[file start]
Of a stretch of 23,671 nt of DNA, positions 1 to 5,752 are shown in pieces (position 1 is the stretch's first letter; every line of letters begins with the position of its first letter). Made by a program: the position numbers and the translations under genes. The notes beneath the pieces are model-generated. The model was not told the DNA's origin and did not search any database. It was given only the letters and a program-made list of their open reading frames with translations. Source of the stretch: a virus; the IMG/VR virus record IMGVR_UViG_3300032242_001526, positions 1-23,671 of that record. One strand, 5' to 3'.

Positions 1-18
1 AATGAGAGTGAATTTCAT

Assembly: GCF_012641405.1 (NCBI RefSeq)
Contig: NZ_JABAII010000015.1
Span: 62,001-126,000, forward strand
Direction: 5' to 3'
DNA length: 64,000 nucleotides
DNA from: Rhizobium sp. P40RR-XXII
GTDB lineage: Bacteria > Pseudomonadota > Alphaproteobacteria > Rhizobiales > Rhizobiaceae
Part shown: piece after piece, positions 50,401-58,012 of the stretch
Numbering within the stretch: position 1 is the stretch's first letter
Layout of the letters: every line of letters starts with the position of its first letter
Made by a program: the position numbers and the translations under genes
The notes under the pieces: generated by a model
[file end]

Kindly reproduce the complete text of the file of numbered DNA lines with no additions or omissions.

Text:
Of a stretch of 23,671 nt of DNA, positions 1 to 5,752 are shown in pieces (position 1 is the stretch's first letter; every line of letters begins with the position of its first letter). Made by a program: the position numbers and the translations under genes. The notes beneath the pieces are model-generated. The model was not told the DNA's origin and did not search any database. It was given only the letters and a program-made list of their open reading frames with translations. Source of the stretch: a virus; the IMG/VR virus record IMGVR_UViG_3300032242_001526, positions 1-23,671 of that record. One strand, 5' to 3'.

Positions 1-18
1 AATGAGAGTGAATTTCAT

Assembly: GCF_012641405.1 (NCBI RefSeq)
Contig: NZ_JABAII010000015.1
Span: 62,001-126,000, forward strand
Direction: 5' to 3'
DNA length: 64,000 nucleotides
DNA from: Rhizobium sp. P40RR-XXII
GTDB lineage: Bacteria > Pseudomonadota > Alphaproteobacteria > Rhizobiales > Rhizobiaceae
Part shown: piece after piece, positions 50,401-58,012 of the stretch
Numbering within the stretch: position 1 is the stretch's first letter
Layout of the letters: every line of letters starts with the position of its first letter
Made by a program: the position numbers and the translations under genes
The notes under the pieces: generated by a model